It explores the twin faces of revolution - the sometimes desperate need to fight to
create a new order, but the danger that the new order may be just as corrupt as the old.

Rare is the film that deeply, honestly explores both idealism and the dark realities of
political compromise. Rarer still is the film that explores both in a personal way, without
judgment, but with deep insight.

Beautifully shot by Vitorio Storraro, wonderful production design.

Keaton and Beatty are very good in the leads, and the supporting cast, down to the
smallest role, is generally magnificent. Especially amazing are Maureen Stapleton
as Emma Goldman, and Jack Nicholson in one of his very best (and most restrained)
performances as Eugene O'Neil. He may capture the true pain of trying to live through
the eyes of an artist as well as anyone I've ever seen.

The Blu-ray is particularly beautiful.

Thrilling, challenging, gorgeous, emotional and epic. They don't make 'em
like this anymore, and that's our loss.
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Format: VHS Tape
"Reds" is the 1981 Warren Beatty epic that harnessed the turmoil of the Russian Revolution as reported by American journalist Jack Reed and brought it to the screen in a rivetingly intelligent and thoughtful entertainment piece. As Reed, Beatty brings to the character a political and social passion that is eventually shared with his wife, Louise, played unflinchingly by Diane Keaton. Beatty and Keaton are aptly supported by co-stars Jack Nicholson and Maureen Stapleton (in a Best Supporting Actress Oscar performance). The film is a stunning historic retelling of the political chaos of the socially and economically devastated Russian society and their implementation of the Communist regime that would establish the Soviet Union and last the next 70 years, most of them in Cold War relations with the Western world. Beneath the political drama, "Reds" is also the love story, probably glamorized, between Jack and Louise, and Beatty and Keaton are realistic in their roles. The film carries us from the planting of the seeds of Russian discontent to Reed's death from kidney failure, and in between we get an important historic lesson. This is one of Beatty's better and more diligant projects, and it's one that's earned respect and a timelessness for its historical importance.
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Format: VHS Tape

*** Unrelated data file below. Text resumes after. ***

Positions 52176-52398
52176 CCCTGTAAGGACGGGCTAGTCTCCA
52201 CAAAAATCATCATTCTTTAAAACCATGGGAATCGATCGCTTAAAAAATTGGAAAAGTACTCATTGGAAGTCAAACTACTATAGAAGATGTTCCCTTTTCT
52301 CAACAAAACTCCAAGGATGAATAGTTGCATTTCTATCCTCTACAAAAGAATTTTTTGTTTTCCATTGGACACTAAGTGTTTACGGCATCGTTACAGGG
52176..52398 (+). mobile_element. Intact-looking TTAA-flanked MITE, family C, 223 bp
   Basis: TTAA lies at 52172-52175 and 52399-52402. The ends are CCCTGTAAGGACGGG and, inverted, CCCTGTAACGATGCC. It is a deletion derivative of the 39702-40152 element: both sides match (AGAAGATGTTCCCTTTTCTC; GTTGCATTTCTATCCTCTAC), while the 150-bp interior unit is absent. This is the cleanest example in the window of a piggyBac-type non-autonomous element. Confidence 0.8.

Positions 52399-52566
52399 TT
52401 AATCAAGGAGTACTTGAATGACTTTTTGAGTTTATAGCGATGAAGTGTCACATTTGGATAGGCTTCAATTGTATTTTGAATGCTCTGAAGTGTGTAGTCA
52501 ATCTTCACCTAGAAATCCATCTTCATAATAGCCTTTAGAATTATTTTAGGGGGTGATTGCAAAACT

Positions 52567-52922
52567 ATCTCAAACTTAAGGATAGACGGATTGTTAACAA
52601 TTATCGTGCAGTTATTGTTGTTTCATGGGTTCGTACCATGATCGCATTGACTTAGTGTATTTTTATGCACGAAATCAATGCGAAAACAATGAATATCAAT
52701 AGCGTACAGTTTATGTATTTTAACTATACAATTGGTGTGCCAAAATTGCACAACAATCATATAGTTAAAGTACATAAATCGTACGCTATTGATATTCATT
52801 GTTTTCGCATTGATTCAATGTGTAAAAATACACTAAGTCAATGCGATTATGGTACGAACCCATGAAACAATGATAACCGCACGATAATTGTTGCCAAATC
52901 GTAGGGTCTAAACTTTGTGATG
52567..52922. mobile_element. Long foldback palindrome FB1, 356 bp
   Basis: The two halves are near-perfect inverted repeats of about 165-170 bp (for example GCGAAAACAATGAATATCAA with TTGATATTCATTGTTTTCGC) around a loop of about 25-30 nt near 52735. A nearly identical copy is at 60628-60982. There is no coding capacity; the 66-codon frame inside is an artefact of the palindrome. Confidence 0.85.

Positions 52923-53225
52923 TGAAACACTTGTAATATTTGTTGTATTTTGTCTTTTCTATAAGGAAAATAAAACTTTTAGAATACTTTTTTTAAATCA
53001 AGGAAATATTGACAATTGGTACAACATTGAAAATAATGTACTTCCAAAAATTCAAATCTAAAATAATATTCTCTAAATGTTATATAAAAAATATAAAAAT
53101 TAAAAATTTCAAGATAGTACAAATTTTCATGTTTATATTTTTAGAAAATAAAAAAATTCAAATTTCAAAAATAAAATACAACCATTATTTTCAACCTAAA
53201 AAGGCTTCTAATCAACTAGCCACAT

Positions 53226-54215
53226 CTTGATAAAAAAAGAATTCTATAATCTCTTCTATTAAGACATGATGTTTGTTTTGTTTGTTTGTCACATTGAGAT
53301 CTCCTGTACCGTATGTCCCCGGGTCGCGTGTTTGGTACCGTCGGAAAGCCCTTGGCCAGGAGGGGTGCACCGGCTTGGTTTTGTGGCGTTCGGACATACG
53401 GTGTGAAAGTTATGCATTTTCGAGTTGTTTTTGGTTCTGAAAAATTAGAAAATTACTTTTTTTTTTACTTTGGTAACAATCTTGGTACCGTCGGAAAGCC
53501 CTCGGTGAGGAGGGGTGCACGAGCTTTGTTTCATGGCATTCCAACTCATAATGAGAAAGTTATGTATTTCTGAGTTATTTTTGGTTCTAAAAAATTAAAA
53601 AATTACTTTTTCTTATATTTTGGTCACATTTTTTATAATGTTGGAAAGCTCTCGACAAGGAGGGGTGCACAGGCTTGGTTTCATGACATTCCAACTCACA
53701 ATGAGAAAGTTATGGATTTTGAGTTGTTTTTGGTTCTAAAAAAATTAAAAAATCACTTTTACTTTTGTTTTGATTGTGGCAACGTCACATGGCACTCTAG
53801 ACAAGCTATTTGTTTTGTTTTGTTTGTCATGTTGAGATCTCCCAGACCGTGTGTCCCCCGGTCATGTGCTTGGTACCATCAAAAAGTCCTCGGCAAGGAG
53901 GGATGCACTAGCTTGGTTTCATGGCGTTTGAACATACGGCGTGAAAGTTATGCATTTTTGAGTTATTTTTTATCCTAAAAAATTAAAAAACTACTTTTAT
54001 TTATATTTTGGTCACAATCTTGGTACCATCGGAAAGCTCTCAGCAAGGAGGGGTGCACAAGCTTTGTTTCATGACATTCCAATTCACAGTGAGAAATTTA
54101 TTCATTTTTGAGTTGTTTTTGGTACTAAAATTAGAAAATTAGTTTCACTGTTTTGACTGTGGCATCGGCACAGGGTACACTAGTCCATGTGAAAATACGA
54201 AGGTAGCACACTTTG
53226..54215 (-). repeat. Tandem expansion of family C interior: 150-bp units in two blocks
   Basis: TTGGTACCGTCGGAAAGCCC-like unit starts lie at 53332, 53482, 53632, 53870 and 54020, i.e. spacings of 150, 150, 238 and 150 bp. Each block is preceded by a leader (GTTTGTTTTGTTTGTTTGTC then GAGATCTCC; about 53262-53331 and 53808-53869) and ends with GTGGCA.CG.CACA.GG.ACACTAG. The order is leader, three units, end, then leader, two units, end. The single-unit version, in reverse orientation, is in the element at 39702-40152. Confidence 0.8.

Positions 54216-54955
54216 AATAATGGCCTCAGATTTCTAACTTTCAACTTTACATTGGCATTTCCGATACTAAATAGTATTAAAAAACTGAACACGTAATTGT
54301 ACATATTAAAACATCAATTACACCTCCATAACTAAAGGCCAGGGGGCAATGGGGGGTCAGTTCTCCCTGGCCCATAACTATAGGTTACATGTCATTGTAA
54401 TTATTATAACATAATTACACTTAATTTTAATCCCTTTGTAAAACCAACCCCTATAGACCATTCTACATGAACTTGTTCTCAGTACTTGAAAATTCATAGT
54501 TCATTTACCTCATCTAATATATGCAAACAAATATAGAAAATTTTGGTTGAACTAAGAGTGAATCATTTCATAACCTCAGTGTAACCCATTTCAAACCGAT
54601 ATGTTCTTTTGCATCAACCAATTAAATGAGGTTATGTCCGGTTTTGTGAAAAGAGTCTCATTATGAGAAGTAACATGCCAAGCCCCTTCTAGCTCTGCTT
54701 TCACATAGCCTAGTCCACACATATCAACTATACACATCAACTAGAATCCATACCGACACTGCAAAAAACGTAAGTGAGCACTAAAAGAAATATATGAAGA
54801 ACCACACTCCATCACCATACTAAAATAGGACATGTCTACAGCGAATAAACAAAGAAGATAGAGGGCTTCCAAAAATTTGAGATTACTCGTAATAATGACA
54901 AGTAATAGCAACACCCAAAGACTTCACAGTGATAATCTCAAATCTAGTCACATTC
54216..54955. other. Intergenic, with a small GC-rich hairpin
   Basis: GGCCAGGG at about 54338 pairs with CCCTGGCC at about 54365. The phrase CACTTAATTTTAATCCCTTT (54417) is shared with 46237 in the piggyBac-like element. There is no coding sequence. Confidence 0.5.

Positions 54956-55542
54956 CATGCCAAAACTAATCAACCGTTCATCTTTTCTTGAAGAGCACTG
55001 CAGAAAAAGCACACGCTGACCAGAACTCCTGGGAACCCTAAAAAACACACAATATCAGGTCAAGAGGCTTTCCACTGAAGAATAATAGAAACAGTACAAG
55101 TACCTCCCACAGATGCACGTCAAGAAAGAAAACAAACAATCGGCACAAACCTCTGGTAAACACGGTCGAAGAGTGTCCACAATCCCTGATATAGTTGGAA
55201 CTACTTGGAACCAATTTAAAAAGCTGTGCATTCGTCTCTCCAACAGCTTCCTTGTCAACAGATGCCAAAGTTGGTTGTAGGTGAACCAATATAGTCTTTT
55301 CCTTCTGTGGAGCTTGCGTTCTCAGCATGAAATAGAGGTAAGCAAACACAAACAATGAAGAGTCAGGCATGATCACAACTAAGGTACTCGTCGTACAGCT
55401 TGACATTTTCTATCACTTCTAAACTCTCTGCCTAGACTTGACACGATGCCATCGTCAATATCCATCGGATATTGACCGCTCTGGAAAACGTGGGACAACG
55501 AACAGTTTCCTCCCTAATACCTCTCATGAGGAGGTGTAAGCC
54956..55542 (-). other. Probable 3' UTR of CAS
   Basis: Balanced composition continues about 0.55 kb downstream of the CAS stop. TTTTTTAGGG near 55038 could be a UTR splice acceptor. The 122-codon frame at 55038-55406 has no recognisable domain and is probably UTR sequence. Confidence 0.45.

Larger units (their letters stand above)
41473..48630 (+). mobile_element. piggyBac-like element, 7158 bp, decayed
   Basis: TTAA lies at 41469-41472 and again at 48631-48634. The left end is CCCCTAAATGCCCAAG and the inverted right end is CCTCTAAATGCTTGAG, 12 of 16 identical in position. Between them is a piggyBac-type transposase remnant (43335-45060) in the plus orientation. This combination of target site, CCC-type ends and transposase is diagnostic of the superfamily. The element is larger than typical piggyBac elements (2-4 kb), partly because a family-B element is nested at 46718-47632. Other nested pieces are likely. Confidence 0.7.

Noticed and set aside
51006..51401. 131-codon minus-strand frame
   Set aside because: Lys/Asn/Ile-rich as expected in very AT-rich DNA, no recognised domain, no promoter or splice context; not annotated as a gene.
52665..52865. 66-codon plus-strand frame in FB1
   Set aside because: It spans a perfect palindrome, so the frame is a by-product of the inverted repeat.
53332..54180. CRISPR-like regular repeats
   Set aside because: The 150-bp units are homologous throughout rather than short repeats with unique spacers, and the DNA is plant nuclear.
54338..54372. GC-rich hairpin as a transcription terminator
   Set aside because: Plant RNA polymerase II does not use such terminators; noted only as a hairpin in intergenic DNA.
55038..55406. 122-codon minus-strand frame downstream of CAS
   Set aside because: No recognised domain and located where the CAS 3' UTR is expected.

To distill this massive-scale epic into as concise and succint a summary as possible, "Reds" is a disparate fusion of many elements; some refreshing, and even inspiring; some infuriating. For a more detailed critique, I divide the following categories: THE GOOD: 1.) The mere fact that such an uncommercial topic was undertaken; and that aided with a large budget, and--more importantly--that the creative mind behind it believed in its sociopolitical issues so religously. "Reds" has a strength of it's convictions rare indeed for a modern film; more so, even, for such an expensive one (the obverse of "Titanic", etc.). 2.) Considering it's countless opportunities, "Reds" seldom ever stoops to the exploitation of sexual content and four-letter words, sooooooo prevalent in today's films. 3.) Best of all, the Oscar-winning color photography of Vittorio Storaro. His skill at creating dramatic sweep with his camera (as befits an epic) is unsurpassed by his peers. His exteriors are eye-filling, spacious, extraordinarily beautiful; his interiors (so often neglected by today's photographers) are particularly nicely judged, exquisite color compositions painted with light, no less aesthetically appealing than his exteriors. Epic length films so often become visually tedious. Thanks to Vittorio Storaro, one of the great masters of his craft, "Reds" does not. THE BAD: 1.) Despite it's plethora of lines of dialogue, "Reds" does not allow it's actors opportunities to make much impact; except, to some extent, Warren Beatty. Yeah, I know everybody got Oscar-nominations and stuff; but the Academy has never understood that big parts do not necessarily guarentee great roles; let alone, great performances.Read more ›